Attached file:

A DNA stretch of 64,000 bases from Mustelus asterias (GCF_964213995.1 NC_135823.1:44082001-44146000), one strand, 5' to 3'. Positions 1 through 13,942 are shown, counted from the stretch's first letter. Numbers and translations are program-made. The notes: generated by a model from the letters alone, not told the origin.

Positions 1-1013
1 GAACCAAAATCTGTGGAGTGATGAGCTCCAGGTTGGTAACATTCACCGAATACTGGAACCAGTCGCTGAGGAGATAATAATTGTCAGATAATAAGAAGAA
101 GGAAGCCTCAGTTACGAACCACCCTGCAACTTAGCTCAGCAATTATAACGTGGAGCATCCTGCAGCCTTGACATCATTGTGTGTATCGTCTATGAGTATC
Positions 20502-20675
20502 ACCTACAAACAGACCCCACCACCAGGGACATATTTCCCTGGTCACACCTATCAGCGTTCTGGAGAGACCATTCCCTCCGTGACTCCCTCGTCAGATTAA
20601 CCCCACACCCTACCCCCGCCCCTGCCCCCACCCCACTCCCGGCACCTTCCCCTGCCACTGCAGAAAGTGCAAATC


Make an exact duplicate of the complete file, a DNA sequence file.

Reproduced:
A DNA stretch of 64,000 bases from Mustelus asterias (GCF_964213995.1 NC_135823.1:44082001-44146000), one strand, 5' to 3'. Positions 1 through 13,942 are shown, counted from the stretch's first letter. Numbers and translations are program-made. The notes: generated by a model from the letters alone, not told the origin.

Positions 1-1013
1 GAACCAAAATCTGTGGAGTGATGAGCTCCAGGTTGGTAACATTCACCGAATACTGGAACCAGTCGCTGAGGAGATAATAATTGTCAGATAATAAGAAGAA
101 GGAAGCCTCAGTTACGAACCACCCTGCAACTTAGCTCAGCAATTATAACGTGGAGCATCCTGCAGCCTTGACATCATTGTGTGTATCGTCTATGAGTATC
Positions 20502-20675
20502 ACCTACAAACAGACCCCACCACCAGGGACATATTTCCCTGGTCACACCTATCAGCGTTCTGGAGAGACCATTCCCTCCGTGACTCCCTCGTCAGATTAA
20601 CCCCACACCCTACCCCCGCCCCTGCCCCCACCCCACTCCCGGCACCTTCCCCTGCCACTGCAGAAAGTGCAAATC